In The Media

Egypt on the brink  

by Ferry de Kerckhove

September 5, 2013

The events in Egypt raise fundamental questions, beyond the fate of democracy. The wishful thinking in the West about democracy spreading to the Arab World has been exposed. The dictatorial, military-based leadership the West put in place or helped come to power in most of these countries cannot mutate overnight into full-fledged democratic governance. Today, the issue underpinning the crisis is the ability for the people of Egypt, poor as most are, to feed themselves and their children and live in dignity.


Egyptians never wanted a theocratic regime

Fate seemed to have decided otherwise. Islamists garnered nearly 75 per cent of the votes in the first parliamentary elections. Liberal parties not having been able to achieve any unity, the Islamists filled the void.

Meanwhile the army, seen originally as the saviour of the revolution, progressively disqualified itself. And by the time of the 2012 presidential elections, Egyptians had to decide between the worst of two evils: Air Marshal Ahmed Shafik, the candidate of the military, or Mohamed Morsi, the candidate of the Muslim Brotherhood.

Egypt’s deep divide was made worse by Morsi’s disastrous and increasingly sectarian performance. The elite is opposed to Sharia-based politics and society. But for the majority of the population, mismanagement of the economy is what delivered millions of signatures against Morsi.

His attempts to grab all powers provoked the disaffection of his many voters. Religion has had little to do with the events as even the Grand Sheikh of Al-Azhar supported Morsi’s overthrow.

Has the subsequent repression strengthened the position of the Islamists? Would a free and fair election bring them back to power again, assuming the military allowed it? The answer lies less in numbers than in opportunities for the people of Egypt.


The military’s role in Egypt’s politics will remain for years

Until 2011, modern Egypt had been under military rule since the overthrow of King Farouk. Its role is unlikely to abate. Although by allowing the overthrow of a democratically elected president, the military introduced a new kind of instability in the political process and clearly forced a dangerous recess in the evolution of the Egyptian polity.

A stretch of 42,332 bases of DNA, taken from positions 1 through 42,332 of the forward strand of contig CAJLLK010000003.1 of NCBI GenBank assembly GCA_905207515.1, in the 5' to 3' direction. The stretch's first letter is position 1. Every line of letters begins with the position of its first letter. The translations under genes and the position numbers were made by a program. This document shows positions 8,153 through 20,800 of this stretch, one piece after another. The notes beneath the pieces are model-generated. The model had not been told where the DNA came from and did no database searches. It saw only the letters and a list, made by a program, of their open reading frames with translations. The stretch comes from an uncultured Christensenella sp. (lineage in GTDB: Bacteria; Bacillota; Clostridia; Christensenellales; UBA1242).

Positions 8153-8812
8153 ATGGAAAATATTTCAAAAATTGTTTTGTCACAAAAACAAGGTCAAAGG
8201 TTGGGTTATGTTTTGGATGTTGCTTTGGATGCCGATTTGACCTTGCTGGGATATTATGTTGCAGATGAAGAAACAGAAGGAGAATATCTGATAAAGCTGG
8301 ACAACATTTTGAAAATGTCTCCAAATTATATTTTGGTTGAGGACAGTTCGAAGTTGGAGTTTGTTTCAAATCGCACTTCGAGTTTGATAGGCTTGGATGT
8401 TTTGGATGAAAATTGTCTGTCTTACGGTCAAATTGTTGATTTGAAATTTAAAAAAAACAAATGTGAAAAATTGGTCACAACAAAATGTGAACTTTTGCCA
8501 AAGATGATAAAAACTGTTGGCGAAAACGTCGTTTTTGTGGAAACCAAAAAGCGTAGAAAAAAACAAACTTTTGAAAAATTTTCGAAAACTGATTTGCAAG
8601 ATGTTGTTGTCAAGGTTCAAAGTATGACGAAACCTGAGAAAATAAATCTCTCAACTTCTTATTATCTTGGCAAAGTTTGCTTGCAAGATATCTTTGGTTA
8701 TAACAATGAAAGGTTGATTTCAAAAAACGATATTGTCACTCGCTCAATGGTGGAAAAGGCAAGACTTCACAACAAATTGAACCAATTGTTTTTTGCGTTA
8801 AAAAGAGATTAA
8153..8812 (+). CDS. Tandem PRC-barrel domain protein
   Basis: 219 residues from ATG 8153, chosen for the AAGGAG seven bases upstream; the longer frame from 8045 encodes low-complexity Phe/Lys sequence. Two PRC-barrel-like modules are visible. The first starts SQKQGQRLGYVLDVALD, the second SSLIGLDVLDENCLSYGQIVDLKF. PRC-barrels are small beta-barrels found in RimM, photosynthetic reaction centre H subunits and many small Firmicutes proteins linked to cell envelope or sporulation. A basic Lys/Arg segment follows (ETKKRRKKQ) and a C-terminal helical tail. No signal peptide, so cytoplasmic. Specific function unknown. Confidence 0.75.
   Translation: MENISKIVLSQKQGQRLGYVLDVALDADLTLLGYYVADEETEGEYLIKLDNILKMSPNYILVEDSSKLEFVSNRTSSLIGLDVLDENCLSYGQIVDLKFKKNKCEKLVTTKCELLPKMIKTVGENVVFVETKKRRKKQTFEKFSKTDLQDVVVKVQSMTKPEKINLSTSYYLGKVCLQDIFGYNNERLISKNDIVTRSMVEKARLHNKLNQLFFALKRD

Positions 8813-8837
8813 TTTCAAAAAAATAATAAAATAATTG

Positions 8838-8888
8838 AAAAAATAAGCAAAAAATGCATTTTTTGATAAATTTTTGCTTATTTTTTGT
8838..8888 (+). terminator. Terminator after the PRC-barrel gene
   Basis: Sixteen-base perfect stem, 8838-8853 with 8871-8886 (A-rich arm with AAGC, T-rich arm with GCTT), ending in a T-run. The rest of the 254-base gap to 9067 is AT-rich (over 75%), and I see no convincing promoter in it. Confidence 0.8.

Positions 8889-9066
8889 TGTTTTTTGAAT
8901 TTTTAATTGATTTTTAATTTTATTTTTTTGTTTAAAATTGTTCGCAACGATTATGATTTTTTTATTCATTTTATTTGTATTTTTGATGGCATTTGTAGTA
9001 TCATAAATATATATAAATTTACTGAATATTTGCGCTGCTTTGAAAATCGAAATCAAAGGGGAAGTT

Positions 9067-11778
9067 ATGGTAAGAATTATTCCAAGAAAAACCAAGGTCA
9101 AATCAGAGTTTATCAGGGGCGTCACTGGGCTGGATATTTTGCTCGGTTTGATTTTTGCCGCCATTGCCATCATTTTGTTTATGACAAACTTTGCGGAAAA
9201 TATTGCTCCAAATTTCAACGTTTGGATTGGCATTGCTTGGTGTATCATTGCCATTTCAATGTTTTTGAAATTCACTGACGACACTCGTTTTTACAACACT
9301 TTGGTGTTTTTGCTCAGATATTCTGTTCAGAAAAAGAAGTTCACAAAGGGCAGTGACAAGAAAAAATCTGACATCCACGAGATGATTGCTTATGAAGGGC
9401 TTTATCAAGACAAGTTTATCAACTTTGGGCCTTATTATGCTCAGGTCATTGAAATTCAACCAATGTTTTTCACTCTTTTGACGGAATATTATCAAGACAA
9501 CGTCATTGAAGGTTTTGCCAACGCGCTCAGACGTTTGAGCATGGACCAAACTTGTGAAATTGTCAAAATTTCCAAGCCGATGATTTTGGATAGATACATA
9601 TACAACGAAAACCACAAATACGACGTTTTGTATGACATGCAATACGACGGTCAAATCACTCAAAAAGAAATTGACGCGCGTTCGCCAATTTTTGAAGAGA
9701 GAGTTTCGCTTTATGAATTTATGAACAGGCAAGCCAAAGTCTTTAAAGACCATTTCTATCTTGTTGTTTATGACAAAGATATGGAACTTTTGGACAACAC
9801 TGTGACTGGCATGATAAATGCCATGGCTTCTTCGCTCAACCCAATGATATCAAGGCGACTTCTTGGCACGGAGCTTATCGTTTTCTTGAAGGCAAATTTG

But for the military and its supporters, the Muslim Brotherhood has become a fundamental threat to stability and national security; the Sinai was filling up with its load of terrorists and Morsi had failed to heed the call for a dialogue with the opposition.

Although loath to admit it, there remains a strong appeal throughout Egypt for the leadership of a “Rais,” a strong ruler in uniform, a modern pharaoh. But the heavy-handedness of the military may eventually force the Islamists underground with the help of Ayman al-Zawahiri’s Al Qaeda militants.


There are no angels in today’s Egypt

The army’s violence, highlighted by the media, has painted the Muslim Brotherhood as victims even when they carried the flag of Al Qaeda. Victims they are. But they were well armed. Assailants don’t kill 45 policemen in a short span without weapons to do so.

And while it has become impossible to distinguish facts and fiction, thuggery is rampant today. The Muslim Brotherhood may be cowed into partial submission but Egypt will remain the battleground Egyptians never wanted. Retribution against Christians for allegedly supporting the military has been ferocious, as attested by the destruction of nearly 50 churches in a few days.


The regional affect is profound, the West is left with hardly any influence

The events in Egypt reflect a broader divide in the Muslim world, as much within the Sunni community as between the Sunni and the Shia.

Islamists are losing ground in Tunisia. Taksim Square has revealed the social fracture in Turkey. Qatar supports the Muslim Brotherhood with Al Jazeera in tow. Saudi Arabia “instructs” Salafists to support the Egyptian military.

The social cleavage in all these societies is also pronounced in the Shia crescent of Iran, Iraq and Syria, supported by Russia.

While Egypt remains “the best non-NATO ally of the United States,” the latter has demonstrated it no longer can impose its will on its partner. Worse, on both sides of the divide in Egypt, anti-Americanism is at its highest point. Meanwhile, Israel calls for full support of the Egyptian military.

In conclusion, while Egypt will never be a Syria or an Algeria, a dialogue must take place; yet, as long as the military see the Muslim Brotherhood as a threat, the bloodshed will continue.

A dialogue between the West and Egypt must also take place. The whole region needs reassurances.

Ferry de Kerckhove is a distinguished fellow of the Canadian Defence & Foreign Affairs Institute and Canada’s former ambassador to Egypt.

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